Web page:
Monday, June 9, 2008

How Texas affects everyone else's textbooks

This article on the battle over evolution in Texas textbooks is a bit worrisome:

Now a battle looms in Texas over science textbooks that teach evolution, and the wrestle for control seizes on three words. None of them are “creationism” or “intelligent design” or even “creator.”

The words are “strengths and weaknesses.”

Starting this summer, the state education board will determine the curriculum for the next decade and decide whether the “strengths and weaknesses” of evolution should be taught. The benign-sounding phrase, some argue, is a reasonable effort at balance. But critics say it is a new strategy taking shape across the nation to undermine the teaching of evolution, a way for students to hear religious objections under the heading of scientific discourse.

This would be no big deal to the rest of us (except of course that it is annoyinig) except that Texas has a lot of power over textbooks nationwide:

What happens in Texas does not stay in Texas: the state is one of the country’s biggest buyers of textbooks, and publishers are loath to produce different versions of the same material. The ideas that work their way into education here will surface in classrooms throughout the country.

Grrrrreat. Now we have to worry about stupid Texas on top of everything else.


david elzey said...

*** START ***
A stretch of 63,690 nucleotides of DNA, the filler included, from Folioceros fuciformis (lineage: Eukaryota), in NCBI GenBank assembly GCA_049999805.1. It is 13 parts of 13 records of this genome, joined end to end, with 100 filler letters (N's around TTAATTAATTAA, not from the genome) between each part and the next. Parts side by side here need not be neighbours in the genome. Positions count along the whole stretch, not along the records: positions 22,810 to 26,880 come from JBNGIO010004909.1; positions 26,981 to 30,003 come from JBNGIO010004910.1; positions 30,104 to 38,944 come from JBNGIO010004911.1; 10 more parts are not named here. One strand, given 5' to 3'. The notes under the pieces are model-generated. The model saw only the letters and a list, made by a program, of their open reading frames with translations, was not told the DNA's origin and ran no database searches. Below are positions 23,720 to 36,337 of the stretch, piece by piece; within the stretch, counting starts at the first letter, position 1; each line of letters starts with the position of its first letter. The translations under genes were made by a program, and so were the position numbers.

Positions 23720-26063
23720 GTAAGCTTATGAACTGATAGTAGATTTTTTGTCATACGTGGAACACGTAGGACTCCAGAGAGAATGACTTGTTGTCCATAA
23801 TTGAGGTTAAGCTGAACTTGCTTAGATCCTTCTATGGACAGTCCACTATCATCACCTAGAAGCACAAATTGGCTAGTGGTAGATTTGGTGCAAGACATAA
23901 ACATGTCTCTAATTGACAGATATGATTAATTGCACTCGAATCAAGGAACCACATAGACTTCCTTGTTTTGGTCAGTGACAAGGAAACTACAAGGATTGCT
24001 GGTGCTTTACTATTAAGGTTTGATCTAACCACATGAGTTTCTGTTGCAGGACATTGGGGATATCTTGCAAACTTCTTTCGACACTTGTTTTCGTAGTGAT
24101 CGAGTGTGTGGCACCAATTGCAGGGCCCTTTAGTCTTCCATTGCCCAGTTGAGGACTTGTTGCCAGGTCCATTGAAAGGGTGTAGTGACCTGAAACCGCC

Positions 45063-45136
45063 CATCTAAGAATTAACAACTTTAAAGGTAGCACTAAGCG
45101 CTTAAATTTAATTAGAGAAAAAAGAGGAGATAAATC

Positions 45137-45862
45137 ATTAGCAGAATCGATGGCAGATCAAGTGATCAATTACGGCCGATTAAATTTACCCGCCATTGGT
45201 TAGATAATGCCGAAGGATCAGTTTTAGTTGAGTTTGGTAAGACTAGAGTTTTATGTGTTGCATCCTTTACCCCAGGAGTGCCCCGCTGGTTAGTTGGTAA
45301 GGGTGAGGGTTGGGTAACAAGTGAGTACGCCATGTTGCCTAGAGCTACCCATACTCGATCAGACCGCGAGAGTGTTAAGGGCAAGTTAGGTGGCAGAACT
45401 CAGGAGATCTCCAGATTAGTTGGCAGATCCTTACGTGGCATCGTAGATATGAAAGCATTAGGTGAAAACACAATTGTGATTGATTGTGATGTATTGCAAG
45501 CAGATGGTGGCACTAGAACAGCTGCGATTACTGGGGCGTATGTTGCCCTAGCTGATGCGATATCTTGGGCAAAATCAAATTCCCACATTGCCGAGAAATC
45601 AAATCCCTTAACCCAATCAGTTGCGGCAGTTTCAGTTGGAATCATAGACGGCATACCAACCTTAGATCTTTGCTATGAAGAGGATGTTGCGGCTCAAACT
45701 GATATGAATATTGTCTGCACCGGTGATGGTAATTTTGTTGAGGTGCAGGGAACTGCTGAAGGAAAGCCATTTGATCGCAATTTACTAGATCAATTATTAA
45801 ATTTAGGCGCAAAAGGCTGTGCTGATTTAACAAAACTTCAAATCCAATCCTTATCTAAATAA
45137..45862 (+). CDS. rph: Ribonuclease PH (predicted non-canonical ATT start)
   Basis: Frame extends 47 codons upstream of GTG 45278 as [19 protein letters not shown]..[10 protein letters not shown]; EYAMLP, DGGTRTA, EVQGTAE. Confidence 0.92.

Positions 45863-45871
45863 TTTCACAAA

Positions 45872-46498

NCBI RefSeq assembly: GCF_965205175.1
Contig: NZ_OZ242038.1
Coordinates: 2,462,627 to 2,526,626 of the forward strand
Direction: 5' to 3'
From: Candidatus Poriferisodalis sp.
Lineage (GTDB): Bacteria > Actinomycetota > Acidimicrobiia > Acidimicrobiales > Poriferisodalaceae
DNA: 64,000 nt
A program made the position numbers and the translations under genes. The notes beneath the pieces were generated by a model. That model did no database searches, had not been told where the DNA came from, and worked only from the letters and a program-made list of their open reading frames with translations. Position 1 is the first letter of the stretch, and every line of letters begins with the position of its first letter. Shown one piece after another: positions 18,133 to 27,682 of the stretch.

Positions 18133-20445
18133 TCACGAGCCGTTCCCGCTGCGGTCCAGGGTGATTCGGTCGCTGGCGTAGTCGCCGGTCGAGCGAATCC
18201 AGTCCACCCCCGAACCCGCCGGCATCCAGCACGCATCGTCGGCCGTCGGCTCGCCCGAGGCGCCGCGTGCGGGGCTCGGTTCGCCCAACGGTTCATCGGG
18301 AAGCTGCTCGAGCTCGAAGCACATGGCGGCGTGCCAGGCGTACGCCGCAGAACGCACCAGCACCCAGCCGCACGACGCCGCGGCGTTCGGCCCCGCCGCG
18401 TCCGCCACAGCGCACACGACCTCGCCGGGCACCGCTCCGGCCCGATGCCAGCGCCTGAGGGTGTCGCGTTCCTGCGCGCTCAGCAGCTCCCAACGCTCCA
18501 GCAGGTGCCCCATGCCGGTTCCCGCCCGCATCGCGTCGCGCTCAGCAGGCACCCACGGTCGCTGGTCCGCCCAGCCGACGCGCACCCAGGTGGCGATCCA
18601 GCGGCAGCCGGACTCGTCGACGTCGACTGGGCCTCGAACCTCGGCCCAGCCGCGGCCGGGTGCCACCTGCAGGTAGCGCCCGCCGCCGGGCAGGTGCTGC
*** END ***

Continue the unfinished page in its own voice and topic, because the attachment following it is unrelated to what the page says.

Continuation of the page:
When I was credentialing to teach in California we were told/taught that it was standard practice for textbook companies to make two versions of every textbook: the Texas version and the California version. Depending on the nature of the state's education departments, publishers would present one or the other for adoption and the rest of the states would line up behind one or the other.

This was over 20 years ago, and some teachers I've spoken with tell me it's still pretty much the same. Perhaps some textbook publishers can only afford to cater to one or the other, but states like California and Massachusetts aren't likely to adopt a Texas-approved text, and that's a fair chunk of change there as well.

trev said...

This fight has been going on for decades, ever since the first Creationist lawsuit in 1966 in California. I've been a sometime player in it over the years, mainly writing articles about the conflict. Because of this, it's been easy for me to track the changing tactics the Creationists have used. They've gone from outright "evolution is satanism" through "equal time" arguments to simply packing the school boards with pro-Creationist members who hide their true affiliations until they're elected. (San Diego County held a referendum in the late 90s when the school board there pulled this trick, and to their credit they ousted the Creationists.)

It's a frustrating conflict. Even with major church denominations now embracing evolution, the radicals in the midst continue to wage war against science.

gonovice said...

"Nothing in Biology Makes Sense Except in the Light of Evolution" is a 1973 essay by the evolutionary biologist and Russian Orthodox Christian Theodosius Dobzhansky.

Would make a good title for a biology textbook. Want insight into human behavior? Read about chimpanzees in Jane Goodall's Through a Window!

Anonymous said...

What if we give everyone a copy of the play Inherit the Wind along with the film version, plus the novels Evolution, Me & Other Freaks of Nature and Monkey Town: The Summer of the Scopes Trial? (I have yet to read MT, but I loved Robin Brande's Nature.)

Colleen said...

Monkey Town is excellent - I reviewed it when it first came out. It's fantastic historical fiction; really puts you right in the middle of all the drama.

Good call on the movie, too!